Number needed to treat and time to response/remission for quetiapine monotherapy efficacy in acute bipolar depression: evidence from a large, randomized, placebo-controlled study.

The Department of Psychiatry, Royal London Hospital, London, UK.
International Clinical Psychopharmacology (Impact Factor: 3.1). 04/2007; 22(2):93-100. DOI: 10.1097/YIC.0b013e3280119dfb
Source: PubMed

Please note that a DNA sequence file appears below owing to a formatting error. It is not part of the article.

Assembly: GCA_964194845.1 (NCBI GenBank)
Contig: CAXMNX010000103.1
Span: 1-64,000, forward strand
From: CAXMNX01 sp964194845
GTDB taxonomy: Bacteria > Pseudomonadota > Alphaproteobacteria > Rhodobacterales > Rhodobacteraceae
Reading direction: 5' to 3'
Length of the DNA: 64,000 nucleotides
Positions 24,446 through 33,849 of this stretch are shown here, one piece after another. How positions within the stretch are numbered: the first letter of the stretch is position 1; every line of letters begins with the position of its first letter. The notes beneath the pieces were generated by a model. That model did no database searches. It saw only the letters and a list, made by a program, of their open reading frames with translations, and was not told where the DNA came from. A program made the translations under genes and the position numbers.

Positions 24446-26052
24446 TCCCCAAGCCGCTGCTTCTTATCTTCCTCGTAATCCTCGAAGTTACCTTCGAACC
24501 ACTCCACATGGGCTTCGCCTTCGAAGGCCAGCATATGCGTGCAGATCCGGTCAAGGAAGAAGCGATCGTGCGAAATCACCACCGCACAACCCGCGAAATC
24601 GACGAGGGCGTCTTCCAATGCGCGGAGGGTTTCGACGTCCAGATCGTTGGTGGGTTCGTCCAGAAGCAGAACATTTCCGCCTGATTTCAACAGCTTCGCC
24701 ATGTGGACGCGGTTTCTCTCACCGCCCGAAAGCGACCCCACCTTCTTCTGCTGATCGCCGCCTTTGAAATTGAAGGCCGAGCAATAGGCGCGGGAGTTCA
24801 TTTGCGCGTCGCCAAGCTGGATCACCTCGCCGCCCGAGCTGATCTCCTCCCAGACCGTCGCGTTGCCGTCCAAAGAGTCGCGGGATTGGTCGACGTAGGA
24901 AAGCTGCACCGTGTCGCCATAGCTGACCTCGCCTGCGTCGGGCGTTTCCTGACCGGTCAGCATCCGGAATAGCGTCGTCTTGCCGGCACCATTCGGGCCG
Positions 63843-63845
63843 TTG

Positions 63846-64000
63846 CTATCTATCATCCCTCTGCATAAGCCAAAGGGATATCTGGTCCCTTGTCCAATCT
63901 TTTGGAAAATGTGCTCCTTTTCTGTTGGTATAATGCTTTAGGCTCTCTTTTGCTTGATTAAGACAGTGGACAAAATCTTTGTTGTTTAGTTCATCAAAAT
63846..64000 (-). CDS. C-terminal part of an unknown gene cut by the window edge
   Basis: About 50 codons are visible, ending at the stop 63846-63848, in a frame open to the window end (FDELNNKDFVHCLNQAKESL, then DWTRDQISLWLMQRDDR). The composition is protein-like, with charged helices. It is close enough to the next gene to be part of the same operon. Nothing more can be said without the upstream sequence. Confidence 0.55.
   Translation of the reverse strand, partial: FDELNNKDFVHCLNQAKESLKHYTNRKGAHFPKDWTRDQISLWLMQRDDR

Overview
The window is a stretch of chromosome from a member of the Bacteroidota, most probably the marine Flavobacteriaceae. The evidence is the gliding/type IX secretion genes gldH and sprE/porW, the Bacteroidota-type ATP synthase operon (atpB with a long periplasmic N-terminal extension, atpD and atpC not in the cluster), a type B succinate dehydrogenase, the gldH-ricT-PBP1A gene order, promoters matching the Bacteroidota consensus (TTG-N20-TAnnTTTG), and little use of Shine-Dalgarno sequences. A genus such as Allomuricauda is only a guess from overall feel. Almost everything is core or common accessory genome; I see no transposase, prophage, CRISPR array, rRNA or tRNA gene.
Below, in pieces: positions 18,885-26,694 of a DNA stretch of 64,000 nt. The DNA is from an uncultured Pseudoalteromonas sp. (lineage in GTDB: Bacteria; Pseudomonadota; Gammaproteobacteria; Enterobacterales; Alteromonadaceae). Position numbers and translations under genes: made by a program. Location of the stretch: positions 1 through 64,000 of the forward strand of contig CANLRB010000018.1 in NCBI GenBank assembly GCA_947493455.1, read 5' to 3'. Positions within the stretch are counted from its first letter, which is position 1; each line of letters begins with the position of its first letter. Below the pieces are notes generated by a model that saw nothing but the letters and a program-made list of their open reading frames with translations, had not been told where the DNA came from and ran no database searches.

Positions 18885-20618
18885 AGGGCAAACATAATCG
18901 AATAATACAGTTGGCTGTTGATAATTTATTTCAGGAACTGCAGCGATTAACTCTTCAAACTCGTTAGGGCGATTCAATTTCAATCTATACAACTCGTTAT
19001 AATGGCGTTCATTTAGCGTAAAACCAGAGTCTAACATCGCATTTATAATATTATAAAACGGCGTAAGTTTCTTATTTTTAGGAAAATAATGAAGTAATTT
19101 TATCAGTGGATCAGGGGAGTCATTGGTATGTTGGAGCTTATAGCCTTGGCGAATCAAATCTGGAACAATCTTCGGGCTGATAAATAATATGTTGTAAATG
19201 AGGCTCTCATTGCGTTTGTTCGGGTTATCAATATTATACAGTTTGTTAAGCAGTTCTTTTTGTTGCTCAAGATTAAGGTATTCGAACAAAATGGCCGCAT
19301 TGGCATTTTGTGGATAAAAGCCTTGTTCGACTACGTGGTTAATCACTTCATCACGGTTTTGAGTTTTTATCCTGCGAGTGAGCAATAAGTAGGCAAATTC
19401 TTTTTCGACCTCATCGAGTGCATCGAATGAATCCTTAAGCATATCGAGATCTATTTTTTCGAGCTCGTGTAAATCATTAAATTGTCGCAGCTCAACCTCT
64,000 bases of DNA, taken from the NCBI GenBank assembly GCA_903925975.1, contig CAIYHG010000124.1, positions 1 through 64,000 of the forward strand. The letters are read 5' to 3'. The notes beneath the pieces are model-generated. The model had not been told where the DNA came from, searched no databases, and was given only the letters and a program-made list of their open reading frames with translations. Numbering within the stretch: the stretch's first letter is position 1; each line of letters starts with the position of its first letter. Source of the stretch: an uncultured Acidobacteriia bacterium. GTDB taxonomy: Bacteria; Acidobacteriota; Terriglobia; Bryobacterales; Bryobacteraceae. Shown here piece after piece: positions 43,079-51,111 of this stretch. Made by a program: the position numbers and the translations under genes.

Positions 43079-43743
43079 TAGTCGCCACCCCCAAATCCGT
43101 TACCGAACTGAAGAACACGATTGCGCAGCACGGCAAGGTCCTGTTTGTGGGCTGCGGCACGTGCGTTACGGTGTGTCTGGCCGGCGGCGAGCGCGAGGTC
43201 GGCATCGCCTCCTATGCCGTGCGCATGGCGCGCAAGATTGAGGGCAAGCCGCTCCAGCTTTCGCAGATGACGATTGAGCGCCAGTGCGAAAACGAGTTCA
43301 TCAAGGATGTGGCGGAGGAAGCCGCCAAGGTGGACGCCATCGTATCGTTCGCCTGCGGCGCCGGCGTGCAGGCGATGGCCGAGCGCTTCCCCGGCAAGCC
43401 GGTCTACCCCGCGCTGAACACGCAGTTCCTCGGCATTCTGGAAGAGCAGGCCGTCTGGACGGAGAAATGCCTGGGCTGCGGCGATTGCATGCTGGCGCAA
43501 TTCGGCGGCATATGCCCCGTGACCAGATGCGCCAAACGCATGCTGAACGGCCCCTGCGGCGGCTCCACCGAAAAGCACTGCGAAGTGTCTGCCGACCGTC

ABSTRACT The objectives of this analysis are to elucidate the clinical significance of antidepressant effects with quetiapine by evaluating number needed to treat as well as time to response and remission with quetiapine monotherapy in patients with acute bipolar depression. A post-hoc analysis was conducted of 542 patients with bipolar I or II disorder, (moderate to severe depression), randomized to 8 weeks of double-blind treatment with quetiapine 600 mg/day (n=180), quetiapine 300 mg/day (n=181), or placebo (n=181). Number needed to treat, time to response (> or =50% reduction from baseline in Montgomery-Asberg Depression Rating Scale total score) and time to remission (Montgomery-Asberg Depression Rating Scale total score < or =12) were evaluated. Response rates at week 8 were 58.2 and 57.6% for quetiapine 600 and 300 mg/day, respectively, and 36.1% for placebo (P<0.001). Remission rates were 52.9% for both quetiapine groups and 28.4% for placebo (P<0.001). The number needed to treat was five for both response and remission for quetiapine (600 and 300 mg/day) compared with placebo. Median time to response and remission were significantly shorter with quetiapine 600 and 300 mg/day than placebo. No between-group difference was found in the incidence of treatment-emergent mania or hypomania (quetiapine 600 mg/day: 2.2%, quetiapine 300 mg/day: 3.9, and placebo: 3.9%). In conclusion, quetiapine compared with placebo significantly reduces time to response and remission compared with placebo, and has a favorable number needed to treat.

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